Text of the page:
5 Types of DDoS Attacks to Defend Against in 2016

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The ease of pulling off a rudimentary DDoS attack means that the hackers aren't always the usual suspects. For example, a recent survey from Kaspersky Labs found that 48 percent of companies who had experienced a DDoS attack believed their competition was responsible. While these statistics may be slightly inflated due to human paranoia, at least some of the attacks being reported fall into the category of B2B cyber crime.

Along with causing productivity declines that reduce the efficiency of a key competitor, companies perpetrating these attacks also aim to damage the target's reputation. While there are no direct monetary gains for the perpetrator, the indirect benefit of not having yourself associated with a cyber attack is enough to draw customers away from the competition.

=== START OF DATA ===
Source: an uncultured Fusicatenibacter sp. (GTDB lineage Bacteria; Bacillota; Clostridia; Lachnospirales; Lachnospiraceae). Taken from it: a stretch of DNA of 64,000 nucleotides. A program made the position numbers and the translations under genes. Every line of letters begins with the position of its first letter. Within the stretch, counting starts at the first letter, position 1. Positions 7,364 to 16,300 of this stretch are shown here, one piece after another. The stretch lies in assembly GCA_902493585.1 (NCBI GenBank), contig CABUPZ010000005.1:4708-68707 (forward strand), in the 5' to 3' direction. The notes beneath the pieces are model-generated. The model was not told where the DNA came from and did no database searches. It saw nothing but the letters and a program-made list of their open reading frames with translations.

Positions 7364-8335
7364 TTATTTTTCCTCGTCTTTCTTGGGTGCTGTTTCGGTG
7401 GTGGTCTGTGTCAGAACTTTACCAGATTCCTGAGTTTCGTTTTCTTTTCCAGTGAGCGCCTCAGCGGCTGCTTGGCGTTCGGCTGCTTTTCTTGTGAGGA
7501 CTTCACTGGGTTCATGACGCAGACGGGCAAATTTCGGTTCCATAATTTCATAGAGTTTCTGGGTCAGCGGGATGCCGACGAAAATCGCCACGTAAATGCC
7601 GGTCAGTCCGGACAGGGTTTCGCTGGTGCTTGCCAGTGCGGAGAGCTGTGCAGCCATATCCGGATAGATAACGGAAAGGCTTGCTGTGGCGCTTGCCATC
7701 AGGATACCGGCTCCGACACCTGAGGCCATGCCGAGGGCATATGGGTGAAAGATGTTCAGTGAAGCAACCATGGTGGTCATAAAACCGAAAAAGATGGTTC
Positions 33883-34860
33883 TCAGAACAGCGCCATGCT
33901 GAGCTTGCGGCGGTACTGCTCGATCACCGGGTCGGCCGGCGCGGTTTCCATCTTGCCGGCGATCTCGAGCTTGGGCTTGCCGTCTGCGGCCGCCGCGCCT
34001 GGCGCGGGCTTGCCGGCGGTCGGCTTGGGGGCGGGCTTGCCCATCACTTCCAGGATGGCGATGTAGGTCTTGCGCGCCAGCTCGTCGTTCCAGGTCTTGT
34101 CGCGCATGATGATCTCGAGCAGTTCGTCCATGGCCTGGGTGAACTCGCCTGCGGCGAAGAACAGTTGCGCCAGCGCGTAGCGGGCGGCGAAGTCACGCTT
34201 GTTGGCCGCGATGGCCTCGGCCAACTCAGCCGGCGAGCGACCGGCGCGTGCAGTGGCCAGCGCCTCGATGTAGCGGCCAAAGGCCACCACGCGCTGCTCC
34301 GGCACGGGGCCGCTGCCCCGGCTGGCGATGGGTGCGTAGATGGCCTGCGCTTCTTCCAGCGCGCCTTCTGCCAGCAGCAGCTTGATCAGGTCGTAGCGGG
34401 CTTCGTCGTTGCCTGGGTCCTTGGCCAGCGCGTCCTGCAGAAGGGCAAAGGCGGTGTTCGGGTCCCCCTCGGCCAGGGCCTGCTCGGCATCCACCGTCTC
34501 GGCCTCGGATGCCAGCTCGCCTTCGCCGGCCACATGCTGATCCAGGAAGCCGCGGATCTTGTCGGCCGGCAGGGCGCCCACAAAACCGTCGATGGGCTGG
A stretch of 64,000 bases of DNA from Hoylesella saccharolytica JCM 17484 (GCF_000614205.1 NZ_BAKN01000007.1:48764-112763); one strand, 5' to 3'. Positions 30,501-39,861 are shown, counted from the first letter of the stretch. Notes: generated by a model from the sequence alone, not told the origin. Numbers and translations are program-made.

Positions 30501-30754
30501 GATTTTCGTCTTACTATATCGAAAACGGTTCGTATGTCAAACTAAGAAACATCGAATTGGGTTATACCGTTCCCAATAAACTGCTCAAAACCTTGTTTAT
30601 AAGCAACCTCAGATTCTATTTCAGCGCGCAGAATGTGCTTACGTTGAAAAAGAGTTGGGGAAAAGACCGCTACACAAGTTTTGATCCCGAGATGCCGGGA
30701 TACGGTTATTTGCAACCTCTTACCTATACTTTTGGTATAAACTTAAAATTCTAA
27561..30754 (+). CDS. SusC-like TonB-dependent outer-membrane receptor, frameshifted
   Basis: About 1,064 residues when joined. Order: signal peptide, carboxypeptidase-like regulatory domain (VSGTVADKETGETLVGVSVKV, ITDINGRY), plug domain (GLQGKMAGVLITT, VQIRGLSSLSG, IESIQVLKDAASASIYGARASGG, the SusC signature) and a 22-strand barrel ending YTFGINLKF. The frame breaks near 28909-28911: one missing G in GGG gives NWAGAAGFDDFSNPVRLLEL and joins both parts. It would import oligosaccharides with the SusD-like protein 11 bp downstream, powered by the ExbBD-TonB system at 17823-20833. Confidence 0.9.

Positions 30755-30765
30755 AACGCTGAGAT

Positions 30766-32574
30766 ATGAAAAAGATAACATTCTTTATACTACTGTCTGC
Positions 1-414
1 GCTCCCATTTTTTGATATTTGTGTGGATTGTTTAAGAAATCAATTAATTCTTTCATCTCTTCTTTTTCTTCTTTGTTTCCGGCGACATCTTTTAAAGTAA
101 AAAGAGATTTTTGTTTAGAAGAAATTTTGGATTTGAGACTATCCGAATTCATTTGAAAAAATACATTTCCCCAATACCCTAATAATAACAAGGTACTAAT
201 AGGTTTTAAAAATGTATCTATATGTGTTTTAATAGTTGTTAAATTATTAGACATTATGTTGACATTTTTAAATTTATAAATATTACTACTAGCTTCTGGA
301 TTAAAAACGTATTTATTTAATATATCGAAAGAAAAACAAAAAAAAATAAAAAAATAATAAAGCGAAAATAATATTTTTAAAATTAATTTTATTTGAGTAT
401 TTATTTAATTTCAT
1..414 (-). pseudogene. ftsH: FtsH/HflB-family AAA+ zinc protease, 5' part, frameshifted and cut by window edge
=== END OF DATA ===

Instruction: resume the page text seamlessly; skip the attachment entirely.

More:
Distributed denial-of-service (DDoS) attacks continue to be one of the most prevalent methods hackers use to disrupt businesses. Involving the use of multiple systems (personal computers, smartphones, etc.), DDoS attacks overload an organization's network by generating web traffic that can't be accommodated by the system's capacity limits.

Unlike with other forms of cyber attacks, DDoS attackers run the gamut in terms of their technical prowess. With DDoS services available for purchase online, even the least tech-savvy teenager with a credit card is capable of taking down company web assets for hours and even days.

Due to the diversity amongst those carrying out DDoS attacks, ranging from high-school kids to state-sponsored hackers, the purpose behind separate incidents can vary significantly. For example, while an experienced cyber criminal may use a DDoS attack for diversionary purposes, a disgruntled employee may carry out an attack just for the sake of causing chaos. In this slideshow, A10 Networks has mapped out some of the most common motives for these attacks and describes the tell-tale signs.

 

Related Topics : Unisys, Stimulus Package, Security Breaches, Symantec, Electronic Surveillance

 
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